Tomás Saraceno - In Orbit, 2013. Installation view, Kunstsammlung Nordrhein-Westfalen, K21 Ständehaus, Düsseldorf
Tomás SaracenoIn Orbit, 2013, permanent installation at Kunstsammlung Nordrhein-Westfalen, K21 Ständehaus, Düsseldorf

Tomás Saraceno - In Orbit, 2013. Installation view, Kunstsammlung Nordrhein-Westfalen, K21 Ständehaus, Düsseldorf
Tomás SaracenoIn Orbit, 2013, permanent installation at Kunstsammlung Nordrhein-Westfalen, K21 Ständehaus, Düsseldorf

Tomás Saraceno - In Orbit, 2013. Installation view, Kunstsammlung Nordrhein-Westfalen, K21 Ständehaus, Düsseldorf
Tomás SaracenoIn Orbit, 2013, permanent installation at Kunstsammlung Nordrhein-Westfalen, K21 Ständehaus, Düsseldorf

Tomás Saraceno - In Orbit, 2013. Installation view, Kunstsammlung Nordrhein-Westfalen, K21 Ständehaus, Düsseldorf
Tomás SaracenoIn Orbit, 2013, permanent installation at Kunstsammlung Nordrhein-Westfalen, K21 Ständehaus, Düsseldorf

Tomás Saraceno - In Orbit, 2013. Installation view, Kunstsammlung Nordrhein-Westfalen, K21 Ständehaus, Düsseldorf
Tomás SaracenoIn Orbit, 2013, permanent installation at Kunstsammlung Nordrhein-Westfalen, K21 Ständehaus, Düsseldorf

Tomás Saraceno - In Orbit, 2013. Installation view, Kunstsammlung Nordrhein-Westfalen, K21 Ständehaus, Düsseldorf
Tomás SaracenoIn Orbit, 2013, permanent installation at Kunstsammlung Nordrhein-Westfalen, K21 Ständehaus, Düsseldorf

https://www.youtube.com/watch?v=ROqL-8h_7DM
Tomás Saraceno about In Orbit, 2013, permanent installation at Kunstsammlung Nordrhein-Westfalen, K21 Ständehaus, Düsseldorf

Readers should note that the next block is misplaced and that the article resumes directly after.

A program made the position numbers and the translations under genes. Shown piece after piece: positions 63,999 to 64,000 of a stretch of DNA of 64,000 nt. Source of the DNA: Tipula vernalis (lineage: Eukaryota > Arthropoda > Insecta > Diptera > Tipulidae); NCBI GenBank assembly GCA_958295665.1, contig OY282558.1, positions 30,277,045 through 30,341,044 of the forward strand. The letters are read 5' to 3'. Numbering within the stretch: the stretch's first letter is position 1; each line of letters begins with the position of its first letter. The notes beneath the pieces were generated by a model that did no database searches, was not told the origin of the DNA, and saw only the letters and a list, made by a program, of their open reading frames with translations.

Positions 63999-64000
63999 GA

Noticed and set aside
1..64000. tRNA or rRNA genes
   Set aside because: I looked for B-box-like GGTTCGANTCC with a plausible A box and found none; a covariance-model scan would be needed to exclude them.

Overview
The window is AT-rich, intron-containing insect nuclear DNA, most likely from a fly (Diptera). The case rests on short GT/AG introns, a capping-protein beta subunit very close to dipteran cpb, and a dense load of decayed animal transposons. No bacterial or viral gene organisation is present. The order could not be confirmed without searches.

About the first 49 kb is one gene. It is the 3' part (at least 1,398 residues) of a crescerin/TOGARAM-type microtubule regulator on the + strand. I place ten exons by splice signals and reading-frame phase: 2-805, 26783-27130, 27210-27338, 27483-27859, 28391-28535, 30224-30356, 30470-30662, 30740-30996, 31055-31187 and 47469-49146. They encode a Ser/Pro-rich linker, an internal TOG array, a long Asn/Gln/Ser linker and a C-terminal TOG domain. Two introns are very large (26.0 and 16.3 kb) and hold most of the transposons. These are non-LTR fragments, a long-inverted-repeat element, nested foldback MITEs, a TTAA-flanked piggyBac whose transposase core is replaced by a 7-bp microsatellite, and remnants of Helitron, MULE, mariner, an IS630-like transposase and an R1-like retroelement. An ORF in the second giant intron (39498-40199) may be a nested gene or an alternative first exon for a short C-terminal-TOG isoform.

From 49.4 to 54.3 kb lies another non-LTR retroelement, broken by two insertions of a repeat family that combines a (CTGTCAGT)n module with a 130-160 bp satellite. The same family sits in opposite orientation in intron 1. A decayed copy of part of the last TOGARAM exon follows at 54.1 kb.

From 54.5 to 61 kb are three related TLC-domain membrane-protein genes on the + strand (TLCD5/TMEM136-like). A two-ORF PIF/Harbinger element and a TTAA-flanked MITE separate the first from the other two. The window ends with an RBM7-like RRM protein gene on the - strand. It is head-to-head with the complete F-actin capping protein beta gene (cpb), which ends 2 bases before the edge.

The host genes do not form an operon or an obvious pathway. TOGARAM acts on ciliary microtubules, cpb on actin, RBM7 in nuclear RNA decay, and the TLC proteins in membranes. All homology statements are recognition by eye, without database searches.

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Simplicity and beauty: Paintings at the Rothko Chapel

Simplicity and beauty: Paintings at the Rothko Chapel

Mark Rothko – Rothko Chapel interior, photo Judith Kurnick
Mark Rothko – Interior of Rothko Chapel, Houston, Texas
Photo: Judith Kurnick

The Rothko Chapel has been providing a space for people in need of spiritual guidance and meditation since it was established back in 1971. The Rothko Chapel was founded and dedicated as an intimate sanctuary that was open for anyone of any religious or spiritual belief by Houston philanthropists Dominique and John De Menil.

The Menils, who were well-known Catholics were inspired to establish the chapel after they received advice from a friend known as Rev Marie-Alain Couturier, who believed that modern artists could revive forgotten sacred art. The Rothko Chapel sits next to the campus of the Menil collection and has been open to the public almost every day since it was established.

Since it was opened by two founders, the chapel has hosted world leaders and people from all walks of life in its halls. The Rothko Chapel has and always be an epicenter for civil rights activists and the more than 10,000 people from all over the world that visit the chapel grounds each year.

There is plenty to see and do while at the chapel. The interior contains 14 murals that have been created by renowned artists such as Howard Barnstone, Phil Johnson, Eugene Aubry, and of course, Mark Rothko himself. The Rothko Chapel is also the official home of the Oscar Romero Award, which recognizes courageous grassroots work relating to human rights advocacy.